When it comes to campaigning some fights are unavoidable, and it’s inevitable that we’ll gravitate towards others of a similar political outlook as ourselves. Cliques and factions in the movement are a natural consequence of being a movement so large. There’s not very much we can do about these fall outs, and so long as we are still working towards the same goal we can deal with the difficulties that arise as a result. But the other stuff is unnecessary and causes us more trouble than it’s worth.
Britain’s Fourth Power
It is certainly no secret that the BBC is no friend of Scottish democracy. During the 2014 independence referendum campaign the behaviour of the state broadcaster in its negatively biased coverage of Yes Scotland became so transparently toxic a mass public movement sprang up in response.
Our 2015 stroke of luck was reversed and the political map has normalised. That is all. Yet the effect of the apparent electoral shift – which is just an illusion – has caused us to wobble, and it looks, if the navel-gazing on social media is anything to go by, as though our wee independence locomotive has stalled.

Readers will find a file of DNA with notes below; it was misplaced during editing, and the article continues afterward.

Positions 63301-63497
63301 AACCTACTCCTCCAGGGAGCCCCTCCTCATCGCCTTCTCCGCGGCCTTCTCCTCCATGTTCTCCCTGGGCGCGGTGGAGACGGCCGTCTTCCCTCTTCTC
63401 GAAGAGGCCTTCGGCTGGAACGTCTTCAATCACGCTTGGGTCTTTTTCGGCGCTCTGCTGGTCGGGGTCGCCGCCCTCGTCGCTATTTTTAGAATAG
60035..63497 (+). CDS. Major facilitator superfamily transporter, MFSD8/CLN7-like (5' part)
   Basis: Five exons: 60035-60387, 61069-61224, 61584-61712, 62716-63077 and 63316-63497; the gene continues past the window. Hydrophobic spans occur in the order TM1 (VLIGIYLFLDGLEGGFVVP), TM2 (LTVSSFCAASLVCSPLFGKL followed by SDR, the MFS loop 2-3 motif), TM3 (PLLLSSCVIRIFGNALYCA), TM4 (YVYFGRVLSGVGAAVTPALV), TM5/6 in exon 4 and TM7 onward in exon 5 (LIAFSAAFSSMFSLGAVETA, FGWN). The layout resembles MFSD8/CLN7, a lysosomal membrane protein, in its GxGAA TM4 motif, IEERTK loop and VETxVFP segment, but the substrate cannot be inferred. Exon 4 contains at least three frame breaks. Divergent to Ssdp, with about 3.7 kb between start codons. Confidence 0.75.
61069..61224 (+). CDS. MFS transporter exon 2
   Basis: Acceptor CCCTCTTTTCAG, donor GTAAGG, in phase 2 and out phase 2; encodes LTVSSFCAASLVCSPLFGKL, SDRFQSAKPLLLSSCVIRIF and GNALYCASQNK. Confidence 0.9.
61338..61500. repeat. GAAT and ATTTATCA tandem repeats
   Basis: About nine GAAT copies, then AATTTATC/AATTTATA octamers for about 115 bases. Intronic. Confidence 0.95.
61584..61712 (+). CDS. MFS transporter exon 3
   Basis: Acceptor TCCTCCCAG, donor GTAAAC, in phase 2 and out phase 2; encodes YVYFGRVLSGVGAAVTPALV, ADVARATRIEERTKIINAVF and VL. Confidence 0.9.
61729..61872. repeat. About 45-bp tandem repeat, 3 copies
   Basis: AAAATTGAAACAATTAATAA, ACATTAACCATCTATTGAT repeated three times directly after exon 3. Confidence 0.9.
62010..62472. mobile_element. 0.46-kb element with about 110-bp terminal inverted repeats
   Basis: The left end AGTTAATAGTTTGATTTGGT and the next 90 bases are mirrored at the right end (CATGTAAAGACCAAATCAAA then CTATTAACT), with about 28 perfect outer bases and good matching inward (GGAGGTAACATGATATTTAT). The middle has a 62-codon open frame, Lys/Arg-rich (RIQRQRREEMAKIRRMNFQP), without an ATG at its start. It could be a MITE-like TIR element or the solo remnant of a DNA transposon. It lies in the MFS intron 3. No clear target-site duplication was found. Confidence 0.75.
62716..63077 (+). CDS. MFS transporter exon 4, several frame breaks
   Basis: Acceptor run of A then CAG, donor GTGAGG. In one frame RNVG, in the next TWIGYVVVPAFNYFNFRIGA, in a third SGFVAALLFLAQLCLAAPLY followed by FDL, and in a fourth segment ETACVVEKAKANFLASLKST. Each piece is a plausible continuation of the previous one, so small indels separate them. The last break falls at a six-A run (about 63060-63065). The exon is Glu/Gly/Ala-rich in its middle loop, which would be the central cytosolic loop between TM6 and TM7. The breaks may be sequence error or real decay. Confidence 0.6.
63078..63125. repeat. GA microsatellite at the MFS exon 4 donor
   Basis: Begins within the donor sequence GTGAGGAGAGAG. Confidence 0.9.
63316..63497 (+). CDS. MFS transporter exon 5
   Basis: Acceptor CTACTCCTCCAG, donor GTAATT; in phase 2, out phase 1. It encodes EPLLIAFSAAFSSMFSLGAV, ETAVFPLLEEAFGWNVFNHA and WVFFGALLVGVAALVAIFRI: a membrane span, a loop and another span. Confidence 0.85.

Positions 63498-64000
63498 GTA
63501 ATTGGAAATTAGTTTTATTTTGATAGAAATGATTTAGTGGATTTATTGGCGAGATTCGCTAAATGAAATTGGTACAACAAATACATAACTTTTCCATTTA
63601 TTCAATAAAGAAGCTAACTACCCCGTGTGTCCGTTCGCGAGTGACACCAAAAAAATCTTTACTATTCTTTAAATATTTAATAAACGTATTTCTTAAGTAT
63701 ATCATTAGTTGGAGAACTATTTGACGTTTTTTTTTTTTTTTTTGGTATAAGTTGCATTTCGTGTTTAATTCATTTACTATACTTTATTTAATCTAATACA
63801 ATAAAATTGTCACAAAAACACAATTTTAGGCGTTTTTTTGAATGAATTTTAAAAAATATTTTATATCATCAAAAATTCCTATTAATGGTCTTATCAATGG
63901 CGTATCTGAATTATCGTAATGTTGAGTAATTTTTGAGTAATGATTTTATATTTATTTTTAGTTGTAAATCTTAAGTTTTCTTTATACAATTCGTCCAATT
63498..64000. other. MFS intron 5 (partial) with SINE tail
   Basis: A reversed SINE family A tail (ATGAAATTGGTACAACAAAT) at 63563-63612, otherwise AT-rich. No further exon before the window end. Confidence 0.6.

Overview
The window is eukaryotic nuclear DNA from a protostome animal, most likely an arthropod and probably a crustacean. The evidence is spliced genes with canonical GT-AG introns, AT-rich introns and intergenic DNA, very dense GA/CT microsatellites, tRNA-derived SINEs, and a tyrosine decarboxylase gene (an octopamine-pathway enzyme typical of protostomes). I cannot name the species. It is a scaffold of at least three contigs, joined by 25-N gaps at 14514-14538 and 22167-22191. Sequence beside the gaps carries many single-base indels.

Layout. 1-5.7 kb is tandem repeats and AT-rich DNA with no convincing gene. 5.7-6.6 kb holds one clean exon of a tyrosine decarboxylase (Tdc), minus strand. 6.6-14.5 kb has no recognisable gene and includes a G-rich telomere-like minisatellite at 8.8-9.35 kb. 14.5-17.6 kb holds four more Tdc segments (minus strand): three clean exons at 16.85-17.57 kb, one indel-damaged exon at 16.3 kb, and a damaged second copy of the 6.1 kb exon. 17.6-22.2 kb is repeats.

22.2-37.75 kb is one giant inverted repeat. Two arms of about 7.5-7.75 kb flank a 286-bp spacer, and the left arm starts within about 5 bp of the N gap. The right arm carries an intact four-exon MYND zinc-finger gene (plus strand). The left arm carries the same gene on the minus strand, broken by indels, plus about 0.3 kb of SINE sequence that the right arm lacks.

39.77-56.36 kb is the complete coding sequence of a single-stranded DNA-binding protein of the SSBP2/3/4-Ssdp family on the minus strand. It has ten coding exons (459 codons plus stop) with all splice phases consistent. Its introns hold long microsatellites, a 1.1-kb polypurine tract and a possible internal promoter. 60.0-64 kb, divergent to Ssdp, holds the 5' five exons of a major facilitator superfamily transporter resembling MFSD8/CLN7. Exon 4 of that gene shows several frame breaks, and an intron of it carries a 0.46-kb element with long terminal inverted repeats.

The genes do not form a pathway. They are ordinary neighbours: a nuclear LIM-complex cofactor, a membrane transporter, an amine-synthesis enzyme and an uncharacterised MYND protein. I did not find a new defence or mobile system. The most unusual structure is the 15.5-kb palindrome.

Dangerous Scottish Subversives
When it comes to the murder of its own citizens and agents these organisations have form. In Scotland there is enough evidence to implicate MI5 and others in the 1985 death of the Scottish nationalist and anti-nuclear activist Willie MacRae; enough at least to warrant a full inquiry.
Class in the Scottish Independence Equation
Scottish nationalism is not a Braveheart-style war of independence, but a struggle for a more equitable nation by the only means now possible – separation from a rightist, neoliberal Westminster regime in London.
Revisiting Patronising BT Lady
This was a wonderfully cynical attempt on the part of the unionist campaign to appeal to the mental mediocrity it expected from the women folk of Scotland. It was unashamedly insulting – not to mention sexist – and women in Scotland rightly responded in anger.
Stewart Kirkpatrick: Strategising Now for IndyRef2
Even before another independence referendum is announced the defenders of the Union know that we are within striking distance of winning. They know that the momentum is on our side, and they know that we can win.
Shocking Unionist Reaction to Baby Boxes
How could a policy designed to benefit newborn babies – addressing the serious problems of infant mortality and childhood poverty – provoke such a vitriolic reaction? While it sickens me to the stomach, part of me – as a social scientist – understands the hostility of Scotland’s comfortable middle-class unionists towards